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Five Nights at Freddy’s

Hannah Capstick (2019, Music) has published an article on the music in the Five Nights at Freddy’s franchise in Sonic Scope (Goldsmiths, University of London).

Hannah argues that to move closer to an understanding of the specific ways in which music and sound contribute to the immersive experience we must probe into the terms that we use, our current theories and the mechanics thereof, and explore different methodologies across a range of genres and formats, to bring us closer to a more full understanding of these immersive processes, and why we seek them out and enjoy them. She concludes by suggesting a new idea – the “Global Music Box”: a new approach to the way in which we think of sounds in moving-image media, considering music and sound as equally important and mutually supportive, going as far as to break down the boundary between the two.

Her concept of the Global Music Box, as the name implies, seeks to treat all sounds in a game as part of the same system with the same goal. It steps outside distinctions between sound, music, interaction, and diegesis (the narrative of a game), and seeks to consider the individual characteristics of each sound, and how it relates to a network of other sounds and features that work towards creating a specific emotion and, in turn, an immersive (engaging) experience. This allows us to treat each case in a unique manner, allowing for the nuance of each game and its soundworld to be approached on its own terms.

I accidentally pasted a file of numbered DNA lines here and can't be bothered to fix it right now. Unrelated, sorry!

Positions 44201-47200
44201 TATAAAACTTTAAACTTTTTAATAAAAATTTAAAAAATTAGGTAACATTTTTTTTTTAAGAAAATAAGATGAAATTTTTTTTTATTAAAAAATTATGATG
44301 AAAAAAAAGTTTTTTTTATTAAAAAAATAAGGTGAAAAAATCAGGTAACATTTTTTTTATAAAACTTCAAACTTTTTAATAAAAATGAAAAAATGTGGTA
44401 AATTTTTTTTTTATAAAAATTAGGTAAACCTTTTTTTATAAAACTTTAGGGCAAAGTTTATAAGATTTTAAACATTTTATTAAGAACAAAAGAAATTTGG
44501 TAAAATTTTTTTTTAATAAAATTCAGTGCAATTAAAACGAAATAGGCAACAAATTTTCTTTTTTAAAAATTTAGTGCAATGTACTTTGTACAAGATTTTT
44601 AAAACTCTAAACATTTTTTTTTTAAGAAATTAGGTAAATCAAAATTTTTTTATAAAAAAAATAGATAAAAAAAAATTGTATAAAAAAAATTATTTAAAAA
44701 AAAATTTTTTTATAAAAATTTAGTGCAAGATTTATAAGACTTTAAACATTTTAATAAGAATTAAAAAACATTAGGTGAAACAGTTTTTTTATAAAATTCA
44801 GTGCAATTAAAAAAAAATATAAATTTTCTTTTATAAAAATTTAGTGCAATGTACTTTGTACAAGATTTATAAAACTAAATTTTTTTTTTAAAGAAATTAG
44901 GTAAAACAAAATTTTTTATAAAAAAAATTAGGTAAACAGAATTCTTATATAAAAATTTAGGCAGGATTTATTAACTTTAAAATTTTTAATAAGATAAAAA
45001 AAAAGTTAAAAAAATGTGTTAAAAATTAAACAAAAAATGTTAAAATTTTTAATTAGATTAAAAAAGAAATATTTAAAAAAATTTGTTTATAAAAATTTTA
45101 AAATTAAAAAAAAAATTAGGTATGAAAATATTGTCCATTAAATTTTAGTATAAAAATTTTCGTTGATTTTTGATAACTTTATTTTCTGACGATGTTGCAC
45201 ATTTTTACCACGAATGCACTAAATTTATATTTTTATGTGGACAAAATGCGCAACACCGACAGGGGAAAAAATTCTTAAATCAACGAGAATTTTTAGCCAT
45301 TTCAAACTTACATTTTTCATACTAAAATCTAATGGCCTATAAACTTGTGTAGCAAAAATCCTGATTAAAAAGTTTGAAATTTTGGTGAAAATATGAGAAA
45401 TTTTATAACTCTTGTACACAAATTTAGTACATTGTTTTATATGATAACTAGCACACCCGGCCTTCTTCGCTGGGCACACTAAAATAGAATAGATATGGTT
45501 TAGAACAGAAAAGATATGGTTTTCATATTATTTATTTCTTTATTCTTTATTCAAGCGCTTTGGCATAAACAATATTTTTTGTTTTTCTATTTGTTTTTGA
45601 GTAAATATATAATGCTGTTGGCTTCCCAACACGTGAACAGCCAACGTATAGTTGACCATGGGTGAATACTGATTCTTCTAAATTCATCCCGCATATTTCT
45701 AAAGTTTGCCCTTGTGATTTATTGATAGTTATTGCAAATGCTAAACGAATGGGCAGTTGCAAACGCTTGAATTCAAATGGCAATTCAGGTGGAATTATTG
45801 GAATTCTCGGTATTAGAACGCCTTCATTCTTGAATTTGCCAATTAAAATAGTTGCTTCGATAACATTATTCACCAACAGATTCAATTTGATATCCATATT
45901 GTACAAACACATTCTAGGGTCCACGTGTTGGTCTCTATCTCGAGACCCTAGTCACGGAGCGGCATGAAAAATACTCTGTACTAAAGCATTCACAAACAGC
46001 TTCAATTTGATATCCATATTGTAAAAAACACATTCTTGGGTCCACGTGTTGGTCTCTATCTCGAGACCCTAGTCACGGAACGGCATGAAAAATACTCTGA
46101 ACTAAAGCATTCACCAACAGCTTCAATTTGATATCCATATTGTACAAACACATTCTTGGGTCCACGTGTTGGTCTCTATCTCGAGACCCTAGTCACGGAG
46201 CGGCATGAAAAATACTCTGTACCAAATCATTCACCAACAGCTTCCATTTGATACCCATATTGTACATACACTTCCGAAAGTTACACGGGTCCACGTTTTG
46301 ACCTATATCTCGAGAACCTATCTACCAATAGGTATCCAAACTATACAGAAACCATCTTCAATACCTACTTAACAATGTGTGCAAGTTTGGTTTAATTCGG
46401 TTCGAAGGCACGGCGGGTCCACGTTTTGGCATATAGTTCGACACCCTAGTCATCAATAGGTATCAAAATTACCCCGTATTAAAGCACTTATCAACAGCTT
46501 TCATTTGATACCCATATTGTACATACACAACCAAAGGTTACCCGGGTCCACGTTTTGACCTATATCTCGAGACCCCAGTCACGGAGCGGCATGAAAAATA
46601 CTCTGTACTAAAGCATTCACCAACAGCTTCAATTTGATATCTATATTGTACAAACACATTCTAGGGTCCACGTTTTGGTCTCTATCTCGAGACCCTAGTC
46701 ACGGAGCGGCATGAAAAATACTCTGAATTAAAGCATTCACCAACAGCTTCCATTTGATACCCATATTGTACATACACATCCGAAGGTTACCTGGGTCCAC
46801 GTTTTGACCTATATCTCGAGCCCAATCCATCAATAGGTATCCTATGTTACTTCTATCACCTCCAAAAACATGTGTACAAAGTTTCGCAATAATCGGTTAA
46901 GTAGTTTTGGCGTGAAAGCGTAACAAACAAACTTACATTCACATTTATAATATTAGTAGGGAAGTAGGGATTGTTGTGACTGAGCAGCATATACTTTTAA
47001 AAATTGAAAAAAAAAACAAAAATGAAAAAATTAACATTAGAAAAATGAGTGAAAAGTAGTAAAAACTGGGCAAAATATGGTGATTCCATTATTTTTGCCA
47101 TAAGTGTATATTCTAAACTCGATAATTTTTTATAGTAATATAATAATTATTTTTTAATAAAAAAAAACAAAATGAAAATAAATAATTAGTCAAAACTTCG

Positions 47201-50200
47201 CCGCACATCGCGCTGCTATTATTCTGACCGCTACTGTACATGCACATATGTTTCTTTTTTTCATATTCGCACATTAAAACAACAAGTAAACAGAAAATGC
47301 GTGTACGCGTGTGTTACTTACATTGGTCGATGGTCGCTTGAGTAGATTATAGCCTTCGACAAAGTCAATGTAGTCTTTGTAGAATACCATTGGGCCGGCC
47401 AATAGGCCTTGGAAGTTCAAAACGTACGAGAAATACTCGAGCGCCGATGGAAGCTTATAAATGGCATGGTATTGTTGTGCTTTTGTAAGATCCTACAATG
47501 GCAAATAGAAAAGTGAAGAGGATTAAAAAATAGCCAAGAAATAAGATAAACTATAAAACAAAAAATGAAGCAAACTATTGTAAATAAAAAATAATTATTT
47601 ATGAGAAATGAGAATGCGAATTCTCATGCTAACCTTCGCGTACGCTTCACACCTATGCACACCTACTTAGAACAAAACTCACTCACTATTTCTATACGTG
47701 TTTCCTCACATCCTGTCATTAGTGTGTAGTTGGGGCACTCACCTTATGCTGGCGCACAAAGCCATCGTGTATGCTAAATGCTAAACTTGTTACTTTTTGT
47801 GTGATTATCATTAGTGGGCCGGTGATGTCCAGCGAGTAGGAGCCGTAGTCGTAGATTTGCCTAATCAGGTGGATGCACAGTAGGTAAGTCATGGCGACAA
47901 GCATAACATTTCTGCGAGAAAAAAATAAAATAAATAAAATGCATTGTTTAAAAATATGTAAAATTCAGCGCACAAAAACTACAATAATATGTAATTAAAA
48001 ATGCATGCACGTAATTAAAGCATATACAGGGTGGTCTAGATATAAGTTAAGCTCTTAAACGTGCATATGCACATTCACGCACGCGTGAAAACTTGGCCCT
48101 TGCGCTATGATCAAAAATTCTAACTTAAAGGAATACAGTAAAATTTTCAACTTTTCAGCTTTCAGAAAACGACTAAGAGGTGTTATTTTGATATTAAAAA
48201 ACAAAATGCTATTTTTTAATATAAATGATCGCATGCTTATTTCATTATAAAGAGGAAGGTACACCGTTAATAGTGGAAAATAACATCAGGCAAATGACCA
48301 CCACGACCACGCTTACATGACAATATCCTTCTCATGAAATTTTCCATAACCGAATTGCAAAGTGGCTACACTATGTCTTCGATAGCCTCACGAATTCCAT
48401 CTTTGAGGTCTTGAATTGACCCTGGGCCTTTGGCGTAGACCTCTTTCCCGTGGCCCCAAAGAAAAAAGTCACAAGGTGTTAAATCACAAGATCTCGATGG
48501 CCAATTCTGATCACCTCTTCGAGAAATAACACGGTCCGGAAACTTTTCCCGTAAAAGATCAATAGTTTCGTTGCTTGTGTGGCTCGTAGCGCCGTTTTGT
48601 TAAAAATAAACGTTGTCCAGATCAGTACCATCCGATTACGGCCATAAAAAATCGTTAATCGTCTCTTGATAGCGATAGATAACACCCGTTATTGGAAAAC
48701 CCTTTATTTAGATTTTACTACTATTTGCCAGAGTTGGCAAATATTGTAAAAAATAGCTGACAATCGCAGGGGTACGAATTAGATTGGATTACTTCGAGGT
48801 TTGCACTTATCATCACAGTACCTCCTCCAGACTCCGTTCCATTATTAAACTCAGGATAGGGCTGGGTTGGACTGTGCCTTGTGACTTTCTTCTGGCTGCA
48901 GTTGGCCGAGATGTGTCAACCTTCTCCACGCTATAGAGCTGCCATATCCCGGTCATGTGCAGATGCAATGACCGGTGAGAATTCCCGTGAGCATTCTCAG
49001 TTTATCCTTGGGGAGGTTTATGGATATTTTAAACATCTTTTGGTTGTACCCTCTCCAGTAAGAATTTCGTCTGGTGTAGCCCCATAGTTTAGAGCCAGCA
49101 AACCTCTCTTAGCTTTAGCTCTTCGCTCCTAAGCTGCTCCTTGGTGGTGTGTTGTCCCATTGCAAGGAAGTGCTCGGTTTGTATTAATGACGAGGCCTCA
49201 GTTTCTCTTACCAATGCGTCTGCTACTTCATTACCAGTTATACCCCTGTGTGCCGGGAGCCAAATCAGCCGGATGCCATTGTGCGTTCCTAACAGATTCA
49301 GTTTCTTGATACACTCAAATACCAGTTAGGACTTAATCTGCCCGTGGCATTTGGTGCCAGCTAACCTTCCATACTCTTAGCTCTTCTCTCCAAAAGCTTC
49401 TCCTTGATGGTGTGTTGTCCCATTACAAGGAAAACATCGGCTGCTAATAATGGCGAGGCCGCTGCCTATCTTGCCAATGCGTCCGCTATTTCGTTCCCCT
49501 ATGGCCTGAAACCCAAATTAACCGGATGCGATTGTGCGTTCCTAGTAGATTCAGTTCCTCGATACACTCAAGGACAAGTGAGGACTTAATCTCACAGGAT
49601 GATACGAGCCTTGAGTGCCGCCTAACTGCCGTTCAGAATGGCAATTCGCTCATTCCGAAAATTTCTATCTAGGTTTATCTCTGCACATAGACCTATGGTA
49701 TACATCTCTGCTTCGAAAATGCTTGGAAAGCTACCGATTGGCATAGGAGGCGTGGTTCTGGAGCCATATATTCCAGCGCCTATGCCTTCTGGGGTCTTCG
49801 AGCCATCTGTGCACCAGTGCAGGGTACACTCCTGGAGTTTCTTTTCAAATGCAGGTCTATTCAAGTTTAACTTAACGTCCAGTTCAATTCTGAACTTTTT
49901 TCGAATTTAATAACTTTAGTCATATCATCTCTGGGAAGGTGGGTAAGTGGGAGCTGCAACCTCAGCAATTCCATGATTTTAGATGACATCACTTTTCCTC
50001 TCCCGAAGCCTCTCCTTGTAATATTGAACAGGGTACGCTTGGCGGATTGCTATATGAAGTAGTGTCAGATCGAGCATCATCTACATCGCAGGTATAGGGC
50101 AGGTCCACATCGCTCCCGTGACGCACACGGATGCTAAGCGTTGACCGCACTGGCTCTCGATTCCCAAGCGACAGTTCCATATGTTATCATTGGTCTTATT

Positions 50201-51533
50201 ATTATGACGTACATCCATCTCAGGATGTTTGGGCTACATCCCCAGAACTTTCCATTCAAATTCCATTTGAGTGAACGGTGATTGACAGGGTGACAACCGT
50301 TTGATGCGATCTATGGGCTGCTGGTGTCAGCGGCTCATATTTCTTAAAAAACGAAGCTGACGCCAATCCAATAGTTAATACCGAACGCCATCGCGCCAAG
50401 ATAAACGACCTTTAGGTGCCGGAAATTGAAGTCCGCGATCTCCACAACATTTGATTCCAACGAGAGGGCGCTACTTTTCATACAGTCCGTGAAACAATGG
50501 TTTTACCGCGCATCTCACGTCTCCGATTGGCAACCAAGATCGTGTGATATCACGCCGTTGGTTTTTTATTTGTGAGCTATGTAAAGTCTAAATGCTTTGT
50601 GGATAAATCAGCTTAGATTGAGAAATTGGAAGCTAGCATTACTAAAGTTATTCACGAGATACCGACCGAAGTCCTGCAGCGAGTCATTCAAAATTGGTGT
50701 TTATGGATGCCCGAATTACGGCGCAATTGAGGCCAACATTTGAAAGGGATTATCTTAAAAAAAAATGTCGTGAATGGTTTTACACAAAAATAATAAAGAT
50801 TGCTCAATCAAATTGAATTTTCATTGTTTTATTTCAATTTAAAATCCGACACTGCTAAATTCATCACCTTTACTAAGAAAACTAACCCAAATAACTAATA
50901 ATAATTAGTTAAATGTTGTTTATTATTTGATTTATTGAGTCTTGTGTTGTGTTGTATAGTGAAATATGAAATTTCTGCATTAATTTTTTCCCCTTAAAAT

Hannah Capstick is a third-year undergraduate student reading music at University College, Oxford, where she is President of the College Music Society. She is events director and editor for the Broad Street Humanities Review, a journal dedicated to publishing the works of undergraduate academics, where she is establishing a conference for aspiring academics to present their work. Her current research explores the impact of interactivity on music, diegesis and immersion, and how these change our understanding of sound and music in video games and film. She is also a keen performer, studying the flute at the Royal Academy of Music, managing and playing in the Oxford University Philharmonic Orchestra, as well as giving regular solo recitals and singing in the College Chapel Choir.

Hannah discussed how she became interested in music in gaming:
“I was in my first year when the pandemic hit. Studying from home meant that we did not sit our exams as usual, and instead I wrote a dissertation. We had done some work on music and multimedia in that term, and I noticed that game audio was significantly under-represented. Gaming is a relatively new industry that has grown significantly in the last decade, and thus its scholarship is also incredibly new – both my personal interest in video gaming and the opportunity to engage in such a new discipline made it an incredible dissertation topic.

“Our concepts are new, and still need refining and developing, which makes it incredibly exciting to work in! I have continued to engage with ludomusicology throughout the pandemic, researching topics such as the relationships and differences between film and game sound, the key roles music and sound play in creating the fictional world of a video game and immersing the player therein, and how game sound represents cultures and people. The ludo (scholarly) community has been incredibly welcoming and encouraging, and an excellent place to begin presenting my own academic work.”

You can read Hannah’s article online.

Published: 3 November 2021

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